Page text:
Bedhampton Manor House Confusion Explained

The Old Manor House - Image from the Bedhampton Historical Collection

  

When I first became involved in Bedhampton local history, I found a picture on-line of The Old Manor House by Martin Snape (artist 1853 - 1930). For quite some time, I believed that this image was an early version of the present Manor House in Edward Gardens, Bedhampton, before the Victorian redevelopment that hides the Tudor core which can be seen on the rear elevation. I later learnt from John Pile, Alan Palmer and from research by Eileen Smith, that the Manor House in the Snape picture had stood on a different site and had been demolished in 1881 owing to natural decay and neglect.


The Old Manor House stood on the south side of Bidbury Lane and at the northern end of Donkey Meadow. From the few images of the house which survive, it appears to be a large, brick and half-timbered, house with a thatched roof on the main house and a tiled roof on the west wing. At the eastern end of the house were beds of watercress and a spring head. In the summer much of the view of this area from the road was hidden by a tangled hedge of scarlet runners. The house, a familiar sight to railway travellers on the line from Portsmouth is identified on some old maps as The Poorhouse; as the local alms houses the building was divided into six tenements, although I have been unable, so far, to find any information about the people in residence. 


The Old Manor House was owned by the Lord of the Manor, who at that time was the Hon. John Dutton, Baron of Sherbourne, whose son Ralph later bought Hinton Ampner (National Trust), a large estate near Alresford, Hampshire. In 1960, there was a serious fire at Hinton Ampner and for a short time relocated Ralph Dutton relocated to The Manor House in Edward Gardens.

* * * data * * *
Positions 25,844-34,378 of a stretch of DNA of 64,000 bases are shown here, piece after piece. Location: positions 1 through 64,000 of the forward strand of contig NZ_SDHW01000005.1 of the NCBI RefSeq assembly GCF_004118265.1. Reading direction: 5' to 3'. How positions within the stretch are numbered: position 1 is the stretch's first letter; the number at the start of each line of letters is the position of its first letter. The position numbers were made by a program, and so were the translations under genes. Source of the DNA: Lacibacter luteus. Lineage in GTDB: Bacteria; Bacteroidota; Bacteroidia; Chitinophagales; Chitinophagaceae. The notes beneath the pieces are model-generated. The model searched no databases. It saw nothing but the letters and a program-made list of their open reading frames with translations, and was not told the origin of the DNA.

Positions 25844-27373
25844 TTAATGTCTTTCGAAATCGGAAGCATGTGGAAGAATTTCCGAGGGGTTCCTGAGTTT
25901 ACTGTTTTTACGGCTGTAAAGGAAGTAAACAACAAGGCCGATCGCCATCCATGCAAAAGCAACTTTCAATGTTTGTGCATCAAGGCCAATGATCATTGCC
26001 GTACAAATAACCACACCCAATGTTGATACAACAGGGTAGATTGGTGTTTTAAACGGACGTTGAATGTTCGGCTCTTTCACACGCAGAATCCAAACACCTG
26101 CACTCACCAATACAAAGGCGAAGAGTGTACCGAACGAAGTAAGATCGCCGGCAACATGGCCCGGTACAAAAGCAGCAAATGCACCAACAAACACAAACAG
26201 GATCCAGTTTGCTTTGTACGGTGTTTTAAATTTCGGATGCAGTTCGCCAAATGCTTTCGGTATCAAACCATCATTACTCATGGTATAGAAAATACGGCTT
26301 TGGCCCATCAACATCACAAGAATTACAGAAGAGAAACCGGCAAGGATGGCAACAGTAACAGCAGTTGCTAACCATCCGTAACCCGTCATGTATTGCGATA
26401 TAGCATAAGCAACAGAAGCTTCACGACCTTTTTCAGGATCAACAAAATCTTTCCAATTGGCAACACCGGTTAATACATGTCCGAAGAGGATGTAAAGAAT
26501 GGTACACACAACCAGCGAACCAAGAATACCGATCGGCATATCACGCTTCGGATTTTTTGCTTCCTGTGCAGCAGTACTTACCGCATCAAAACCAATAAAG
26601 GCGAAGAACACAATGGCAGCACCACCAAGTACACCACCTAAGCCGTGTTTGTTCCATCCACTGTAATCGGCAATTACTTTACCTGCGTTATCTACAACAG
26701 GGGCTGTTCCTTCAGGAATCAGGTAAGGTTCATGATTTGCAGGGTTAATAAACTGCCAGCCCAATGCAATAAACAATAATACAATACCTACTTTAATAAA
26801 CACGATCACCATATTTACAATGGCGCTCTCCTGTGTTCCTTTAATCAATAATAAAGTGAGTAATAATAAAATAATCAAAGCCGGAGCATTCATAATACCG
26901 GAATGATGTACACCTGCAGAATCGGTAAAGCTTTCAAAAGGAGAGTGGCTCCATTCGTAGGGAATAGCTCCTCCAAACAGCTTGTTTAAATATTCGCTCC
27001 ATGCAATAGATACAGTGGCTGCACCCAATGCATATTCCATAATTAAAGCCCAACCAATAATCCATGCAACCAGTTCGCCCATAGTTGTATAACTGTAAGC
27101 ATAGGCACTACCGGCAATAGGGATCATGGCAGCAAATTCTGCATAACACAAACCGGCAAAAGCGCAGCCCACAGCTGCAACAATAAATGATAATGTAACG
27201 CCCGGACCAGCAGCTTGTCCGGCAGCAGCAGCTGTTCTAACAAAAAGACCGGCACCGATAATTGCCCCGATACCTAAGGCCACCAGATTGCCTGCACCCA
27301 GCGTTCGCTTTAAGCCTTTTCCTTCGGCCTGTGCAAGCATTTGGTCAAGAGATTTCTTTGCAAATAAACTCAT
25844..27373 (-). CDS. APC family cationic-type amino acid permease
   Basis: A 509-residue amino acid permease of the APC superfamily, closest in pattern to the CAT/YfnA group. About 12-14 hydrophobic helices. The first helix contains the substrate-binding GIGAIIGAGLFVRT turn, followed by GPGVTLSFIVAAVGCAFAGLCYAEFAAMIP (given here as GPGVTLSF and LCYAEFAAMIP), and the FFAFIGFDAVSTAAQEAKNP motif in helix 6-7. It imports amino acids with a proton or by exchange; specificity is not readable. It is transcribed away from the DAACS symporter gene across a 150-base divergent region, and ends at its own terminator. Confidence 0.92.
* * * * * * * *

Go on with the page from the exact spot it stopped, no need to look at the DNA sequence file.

When John Pile was heading the Bedhampton Historical Collection he sent some images of The Old Manor House to David Lloyd - an architectural historian and collaborator, along with Nikolous Pevsner (The Pevsner Guides to Building of England) for comment – his reply was:-


This looks a very interesting example of a timber framed, jettied house which, I would say is most likely to have been mid to late 16th century or very early 17th, with box-framed upper storey in the wing, and with the main, longer portion largely close-studded (though partly box-framed) in the upper storey. 


The ground storey of the wing looks as if it had been underbuilt in brick, perhaps in the 18th century, resulting in the loss of the overhang. The overhang of the jetty remains, however, in the part of the main range visible on one of the drawings, with the ends of the floor joists showing. The timber-framing of the upper storey of the wing is clearly filled with brick noggin – a practise which was a well established by the late 16th century. It is not clear whether narrow spaces between the vertical studs on the main part were brick-nogged or filled, according to the more traditional practise, with wattle-and-daub. The upper storey windows in the wing appear to be leaded casements, suggesting a 17th century date; those visible on the main part may have been partly wood-framed Georgian casements; later insertions. I would say that the window was probably an addition to the longer range, making the latter perhaps 16th century and the wing 17th.


Nigel Gossop

Bedhampton Historical Collection

February 2018